Everybody Zumba!

Loud, thumping music flowed out of the open exercise room. I could hear shouts of “Come on guys, you can do it!” and “Move with the rhythm!” Curious, I peeked in and saw about fifteen people dancing, laughing and sweating to the loud music. It looked more like a party than an exercise class. I asked a gym member if she knew what kind of class it was and she grinned and said, “Zumba of course! It’s great. I’ve met a lot of friends through Zumba, and it’s fun.”


Zumba is an exercise program that combines body sculpting movements with dance steps derived from merengue, salsa, hip hop, mambo and the rumba.  Tamara Wrenn, a Zumba Fitness instructor practicing in the lower Hudson Valley, tells us a little more about the course.


How long have you been teaching Zumba and what drew you into it?

I have been licensed and leading Zumba classes for a year and a half. Initially, I saw a Zumba infomercial about two years prior to taking the training. I dismissed it as another fad. Time went by, and I noticed that A Taste of Zumba, an introductory course, was being offered by the Aerobics and Fitness Association of America (the organization I am certified with as a group fitness instructor). Within that two-year period, I opened a Wellness Studio and decided to invest in training so I could add it to our menu of services.


What is your favorite part about teaching Zumba?

Knowing that people are having a good time and for many it includes stepping out of their comfort zones. I’ve had participants who have told me that they have gone home and smiled for hours. Another still associates one song in particular with our class. When I had to close my studio, she said she also wanted to tell me how coming to the class was more than exercise; she looked forward to hanging out with the girls. No matter what mood she was in or how tired she might have been during the day, Zumba lifted her spirit.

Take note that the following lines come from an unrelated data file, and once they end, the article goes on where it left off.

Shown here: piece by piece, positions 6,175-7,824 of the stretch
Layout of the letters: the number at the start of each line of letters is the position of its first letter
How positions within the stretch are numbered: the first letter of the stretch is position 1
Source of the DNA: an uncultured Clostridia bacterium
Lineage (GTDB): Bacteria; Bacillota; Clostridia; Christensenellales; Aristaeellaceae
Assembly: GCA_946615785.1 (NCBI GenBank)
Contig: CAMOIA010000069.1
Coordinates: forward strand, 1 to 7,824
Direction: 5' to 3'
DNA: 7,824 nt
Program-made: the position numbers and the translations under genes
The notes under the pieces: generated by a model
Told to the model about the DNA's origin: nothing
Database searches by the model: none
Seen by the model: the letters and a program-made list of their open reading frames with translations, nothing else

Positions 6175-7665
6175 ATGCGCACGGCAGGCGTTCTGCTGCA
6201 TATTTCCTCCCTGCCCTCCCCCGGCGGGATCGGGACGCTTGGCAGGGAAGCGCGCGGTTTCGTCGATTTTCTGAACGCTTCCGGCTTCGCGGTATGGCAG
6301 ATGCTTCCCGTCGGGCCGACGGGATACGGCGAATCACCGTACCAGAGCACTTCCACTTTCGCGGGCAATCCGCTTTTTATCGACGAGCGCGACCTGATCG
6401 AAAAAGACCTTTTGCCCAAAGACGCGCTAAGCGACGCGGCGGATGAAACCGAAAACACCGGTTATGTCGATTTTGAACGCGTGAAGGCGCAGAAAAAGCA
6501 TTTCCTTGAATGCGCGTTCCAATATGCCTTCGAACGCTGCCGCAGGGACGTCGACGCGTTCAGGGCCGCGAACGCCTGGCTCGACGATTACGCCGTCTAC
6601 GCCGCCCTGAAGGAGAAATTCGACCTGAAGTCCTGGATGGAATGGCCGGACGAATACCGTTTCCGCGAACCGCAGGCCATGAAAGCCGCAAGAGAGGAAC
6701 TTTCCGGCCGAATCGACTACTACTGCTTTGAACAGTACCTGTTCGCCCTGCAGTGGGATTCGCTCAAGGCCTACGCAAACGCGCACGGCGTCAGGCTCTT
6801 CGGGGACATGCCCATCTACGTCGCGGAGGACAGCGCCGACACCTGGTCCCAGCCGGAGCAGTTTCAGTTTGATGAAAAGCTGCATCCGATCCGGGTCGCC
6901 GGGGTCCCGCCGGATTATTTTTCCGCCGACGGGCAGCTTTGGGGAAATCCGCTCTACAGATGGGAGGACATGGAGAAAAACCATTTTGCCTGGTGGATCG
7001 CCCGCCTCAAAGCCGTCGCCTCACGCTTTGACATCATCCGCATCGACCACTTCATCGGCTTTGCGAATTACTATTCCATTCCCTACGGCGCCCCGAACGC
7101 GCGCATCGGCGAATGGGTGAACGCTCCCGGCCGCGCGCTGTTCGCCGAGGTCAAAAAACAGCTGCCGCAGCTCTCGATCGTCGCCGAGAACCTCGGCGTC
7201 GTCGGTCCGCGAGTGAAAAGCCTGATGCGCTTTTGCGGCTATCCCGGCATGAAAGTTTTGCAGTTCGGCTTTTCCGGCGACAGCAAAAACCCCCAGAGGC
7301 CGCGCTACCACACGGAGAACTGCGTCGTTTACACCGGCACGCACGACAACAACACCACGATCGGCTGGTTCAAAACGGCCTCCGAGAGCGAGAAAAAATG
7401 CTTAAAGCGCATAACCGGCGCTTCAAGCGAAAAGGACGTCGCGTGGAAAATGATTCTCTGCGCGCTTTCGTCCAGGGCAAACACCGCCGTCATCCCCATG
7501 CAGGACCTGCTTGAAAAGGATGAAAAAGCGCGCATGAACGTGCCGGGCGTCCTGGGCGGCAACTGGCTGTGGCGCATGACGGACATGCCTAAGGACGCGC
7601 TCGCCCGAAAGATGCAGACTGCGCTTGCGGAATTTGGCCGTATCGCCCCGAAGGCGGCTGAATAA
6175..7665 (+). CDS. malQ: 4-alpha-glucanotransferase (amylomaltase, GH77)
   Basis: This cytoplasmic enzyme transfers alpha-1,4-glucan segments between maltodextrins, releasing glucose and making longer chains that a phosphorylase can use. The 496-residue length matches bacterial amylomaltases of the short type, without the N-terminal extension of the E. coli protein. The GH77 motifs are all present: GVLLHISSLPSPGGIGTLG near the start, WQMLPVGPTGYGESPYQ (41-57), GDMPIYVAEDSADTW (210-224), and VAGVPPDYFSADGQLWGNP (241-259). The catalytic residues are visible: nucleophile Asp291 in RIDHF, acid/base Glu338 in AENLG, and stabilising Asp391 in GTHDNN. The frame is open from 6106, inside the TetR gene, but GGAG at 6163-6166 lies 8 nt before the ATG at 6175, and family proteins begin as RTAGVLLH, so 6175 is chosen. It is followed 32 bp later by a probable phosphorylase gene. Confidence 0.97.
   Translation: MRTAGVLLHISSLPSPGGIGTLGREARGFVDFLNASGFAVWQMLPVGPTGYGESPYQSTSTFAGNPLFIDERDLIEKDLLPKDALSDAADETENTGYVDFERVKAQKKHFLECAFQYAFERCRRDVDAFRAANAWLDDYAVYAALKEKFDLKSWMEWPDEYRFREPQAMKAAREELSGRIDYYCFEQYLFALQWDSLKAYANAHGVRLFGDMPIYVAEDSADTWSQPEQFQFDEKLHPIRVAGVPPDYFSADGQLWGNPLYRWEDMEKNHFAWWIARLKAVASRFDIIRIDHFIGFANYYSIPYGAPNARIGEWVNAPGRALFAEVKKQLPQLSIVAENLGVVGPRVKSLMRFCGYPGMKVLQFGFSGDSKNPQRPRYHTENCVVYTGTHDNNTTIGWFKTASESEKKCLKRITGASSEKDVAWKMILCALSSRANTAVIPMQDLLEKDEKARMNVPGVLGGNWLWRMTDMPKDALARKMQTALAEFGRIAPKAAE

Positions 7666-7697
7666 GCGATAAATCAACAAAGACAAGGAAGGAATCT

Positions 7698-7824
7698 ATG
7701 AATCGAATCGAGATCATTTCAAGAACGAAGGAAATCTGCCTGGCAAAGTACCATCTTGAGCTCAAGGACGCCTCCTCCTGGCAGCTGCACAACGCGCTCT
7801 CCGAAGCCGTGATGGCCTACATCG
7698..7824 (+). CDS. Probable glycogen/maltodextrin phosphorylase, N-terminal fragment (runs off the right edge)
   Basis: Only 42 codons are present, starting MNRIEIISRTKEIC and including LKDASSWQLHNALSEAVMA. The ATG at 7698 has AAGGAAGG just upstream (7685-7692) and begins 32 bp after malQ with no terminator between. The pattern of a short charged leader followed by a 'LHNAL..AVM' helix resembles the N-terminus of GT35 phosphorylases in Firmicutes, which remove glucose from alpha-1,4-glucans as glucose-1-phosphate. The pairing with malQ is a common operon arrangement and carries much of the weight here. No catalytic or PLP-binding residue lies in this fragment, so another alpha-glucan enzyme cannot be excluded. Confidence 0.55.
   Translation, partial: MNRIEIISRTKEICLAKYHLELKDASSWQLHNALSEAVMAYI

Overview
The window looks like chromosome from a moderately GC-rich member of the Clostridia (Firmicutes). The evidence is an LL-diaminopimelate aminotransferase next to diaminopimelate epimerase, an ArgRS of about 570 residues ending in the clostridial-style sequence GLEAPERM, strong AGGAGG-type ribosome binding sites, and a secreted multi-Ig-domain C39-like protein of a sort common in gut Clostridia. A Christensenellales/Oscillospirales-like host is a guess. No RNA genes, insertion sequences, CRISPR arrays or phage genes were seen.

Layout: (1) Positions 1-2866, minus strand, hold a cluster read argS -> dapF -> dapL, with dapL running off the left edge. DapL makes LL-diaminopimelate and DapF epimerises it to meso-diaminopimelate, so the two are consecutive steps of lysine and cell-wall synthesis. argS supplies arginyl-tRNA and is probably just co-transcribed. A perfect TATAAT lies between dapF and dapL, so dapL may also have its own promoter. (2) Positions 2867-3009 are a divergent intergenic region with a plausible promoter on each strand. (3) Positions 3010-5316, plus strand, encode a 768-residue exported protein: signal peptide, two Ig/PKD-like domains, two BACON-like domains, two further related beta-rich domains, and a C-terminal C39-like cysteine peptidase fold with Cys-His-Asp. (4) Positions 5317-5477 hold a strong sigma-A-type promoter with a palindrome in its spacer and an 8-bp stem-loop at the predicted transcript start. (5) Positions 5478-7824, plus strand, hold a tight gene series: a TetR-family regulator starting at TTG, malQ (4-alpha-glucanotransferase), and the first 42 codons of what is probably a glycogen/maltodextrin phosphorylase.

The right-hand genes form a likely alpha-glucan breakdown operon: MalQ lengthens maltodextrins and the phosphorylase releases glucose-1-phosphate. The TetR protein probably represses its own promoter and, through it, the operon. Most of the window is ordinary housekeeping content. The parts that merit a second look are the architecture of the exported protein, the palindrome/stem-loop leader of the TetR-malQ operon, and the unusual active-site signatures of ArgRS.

What kind of songs do you exercise to?

Zumba Fitness has a formula that every licensed instructor is expected to adhere to. It’s a specific ratio of Latin/World Music and whatever else you enjoy. This formula is one of the things that makes Zumba unique. I mix it up with the selections I receive as part of being a licensed instructor from Zumba with my favorites and popular tunes.


What if someone doesn’t have rhythm and can’t dance well (like me!), would they still be able to participate?

Dance experience is not required, and Zumba classes are not a competition.

The creator of Zumba, Alberto “Beto” Perez, recently released a book and in it he says it best, “If you take your time and feel the music, dancing will come more easily to you.” One thing I also want to stress is that Zumba is not a dance class, but a dance fitness class which is stressed during training. It uses fitness variations of dance movements to replace the traditional aerobic workout. My rule is if you can’t get the step, keep moving, have fun, be safe and don’t bump into each other.

Here is the rest of the interview

Bridget Schultz lives in Orange County and will Zumba again even though she lacks rhythm.